The inevitable bailout.

The decision to let Lehman Bros. fail — the right decision as far as I can tell — now counts for next to nothing. I could've sworn that in America we let companies and shareholders that make bad decisions fail. I don't think you have to be an absolutist on this stuff, so maybe there are facts I'm not aware of in this case or arguments about contagion that are more persuasive than they seem on the surface. But it seems to me we are sorely in need of a teaching moment that says Uncle Sam won't make everything all better every time businesses get themselves in trouble.

YES! The old adage of "too big to fail" used to mean that very large companies could weather financial storms no matter how severe by virtue of market cap and/or market share. Now it means "if you're really large we'll bail you out at taxpayer expense."

No, no no. A thousand times no. I feel for the employees and shareholders of AIG but they should not be propped up by you and me. I have heard not one good reason why AIG or Lehman should receive taxpayer money to stay afloat. I was even leery of giving zillions to the airlines after 9/11. They were tanking through little fault of their own but giving them free money with no concessions was no answer.

AIG and Lehman have zero claim on taxpayer money. As has been noted elsewhere, there should be a direct correlation between government control and funding. That is, now that AIG has taken taxpayer money, the should be subject to government control, oversight and regulation. They took the money now they have to answer to their largest stakeholders; the US taxpayer.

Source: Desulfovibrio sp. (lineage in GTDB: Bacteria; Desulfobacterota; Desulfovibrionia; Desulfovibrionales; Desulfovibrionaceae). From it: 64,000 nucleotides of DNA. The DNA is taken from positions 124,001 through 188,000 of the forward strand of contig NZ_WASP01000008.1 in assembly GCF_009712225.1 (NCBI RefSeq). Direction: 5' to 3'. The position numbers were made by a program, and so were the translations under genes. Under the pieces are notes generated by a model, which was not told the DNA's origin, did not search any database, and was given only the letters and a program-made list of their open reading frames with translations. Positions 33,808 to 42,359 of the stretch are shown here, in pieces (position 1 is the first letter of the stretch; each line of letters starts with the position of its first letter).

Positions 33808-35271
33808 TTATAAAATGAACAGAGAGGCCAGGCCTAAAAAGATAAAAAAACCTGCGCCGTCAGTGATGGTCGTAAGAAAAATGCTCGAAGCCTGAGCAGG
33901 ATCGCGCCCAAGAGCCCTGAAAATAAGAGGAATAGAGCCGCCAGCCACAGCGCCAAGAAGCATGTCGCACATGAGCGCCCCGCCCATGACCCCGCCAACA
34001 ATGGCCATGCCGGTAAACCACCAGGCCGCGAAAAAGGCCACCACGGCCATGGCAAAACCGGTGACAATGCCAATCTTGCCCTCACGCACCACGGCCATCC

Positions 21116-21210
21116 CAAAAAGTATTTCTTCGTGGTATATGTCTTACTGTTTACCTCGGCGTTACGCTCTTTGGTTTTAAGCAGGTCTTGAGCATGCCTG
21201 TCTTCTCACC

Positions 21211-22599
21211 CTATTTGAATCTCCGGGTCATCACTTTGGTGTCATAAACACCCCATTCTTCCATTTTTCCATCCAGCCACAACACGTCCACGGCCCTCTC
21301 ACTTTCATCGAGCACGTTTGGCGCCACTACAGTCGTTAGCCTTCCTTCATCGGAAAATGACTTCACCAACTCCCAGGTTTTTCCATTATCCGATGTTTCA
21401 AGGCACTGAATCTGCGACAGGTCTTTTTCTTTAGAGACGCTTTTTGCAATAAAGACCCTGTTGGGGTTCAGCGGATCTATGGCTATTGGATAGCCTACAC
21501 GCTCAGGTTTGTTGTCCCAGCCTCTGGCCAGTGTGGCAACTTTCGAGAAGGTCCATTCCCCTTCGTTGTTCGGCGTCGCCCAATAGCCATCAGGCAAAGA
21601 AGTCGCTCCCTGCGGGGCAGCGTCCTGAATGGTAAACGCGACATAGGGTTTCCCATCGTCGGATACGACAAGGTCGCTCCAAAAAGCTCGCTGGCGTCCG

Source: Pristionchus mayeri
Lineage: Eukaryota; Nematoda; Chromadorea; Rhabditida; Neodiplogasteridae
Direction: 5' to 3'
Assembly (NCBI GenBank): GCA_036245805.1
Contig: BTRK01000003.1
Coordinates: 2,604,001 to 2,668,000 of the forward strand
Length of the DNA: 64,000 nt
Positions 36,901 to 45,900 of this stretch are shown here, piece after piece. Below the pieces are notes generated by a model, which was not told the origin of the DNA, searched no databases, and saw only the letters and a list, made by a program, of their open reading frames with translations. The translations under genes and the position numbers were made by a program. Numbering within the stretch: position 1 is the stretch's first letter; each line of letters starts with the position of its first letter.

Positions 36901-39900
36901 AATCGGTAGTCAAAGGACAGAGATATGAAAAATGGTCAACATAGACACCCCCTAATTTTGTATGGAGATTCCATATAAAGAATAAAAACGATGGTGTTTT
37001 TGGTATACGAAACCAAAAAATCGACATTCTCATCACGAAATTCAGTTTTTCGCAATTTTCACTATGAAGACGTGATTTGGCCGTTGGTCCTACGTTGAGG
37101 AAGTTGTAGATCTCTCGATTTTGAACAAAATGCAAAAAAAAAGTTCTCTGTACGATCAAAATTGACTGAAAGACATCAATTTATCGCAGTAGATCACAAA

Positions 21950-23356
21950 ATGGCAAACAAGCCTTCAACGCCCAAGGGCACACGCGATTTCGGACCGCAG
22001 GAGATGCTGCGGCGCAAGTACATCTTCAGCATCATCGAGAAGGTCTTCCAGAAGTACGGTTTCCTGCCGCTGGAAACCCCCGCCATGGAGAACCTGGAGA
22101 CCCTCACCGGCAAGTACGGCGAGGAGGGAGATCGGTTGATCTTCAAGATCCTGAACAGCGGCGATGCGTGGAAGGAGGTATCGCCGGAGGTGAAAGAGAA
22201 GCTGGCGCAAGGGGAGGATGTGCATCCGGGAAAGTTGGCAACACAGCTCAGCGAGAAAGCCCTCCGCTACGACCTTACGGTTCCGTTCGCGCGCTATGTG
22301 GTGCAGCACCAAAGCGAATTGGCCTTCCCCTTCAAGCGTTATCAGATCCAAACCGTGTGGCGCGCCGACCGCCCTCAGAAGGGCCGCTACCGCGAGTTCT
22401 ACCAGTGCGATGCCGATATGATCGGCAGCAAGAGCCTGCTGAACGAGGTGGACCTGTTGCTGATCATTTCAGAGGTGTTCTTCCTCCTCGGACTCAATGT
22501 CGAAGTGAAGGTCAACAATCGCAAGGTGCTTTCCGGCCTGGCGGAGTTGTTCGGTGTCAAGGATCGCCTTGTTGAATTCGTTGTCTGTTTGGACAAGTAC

Congress should impanel a board of advisors over AIG that will act as comptroller, ombudsman and board of directors. The should outline what the current financials are and make them publicly available online in the most granular detail. They should also show their strategic direction as well as intent for the company. If they plan to have the US Taxpayers divest themselves they should be required to refund every single dollar they took with interest over the life of that divestment.

I am no fan of government intervention in the economy and even less so of mixed economies and entities but there has to be constraints applied when they ask for a hand out.

Lastly, they should clean house. Senior management is summarily dismissed. No bonuses for anyone at the executive level unless or until salaries, pensions and debts are settled. Any contractual bonuses are hereby deferred until the ship has been righted or granted in stock at the present valuation. Any bonus granted in stock may not be sold for a period of 5 years.

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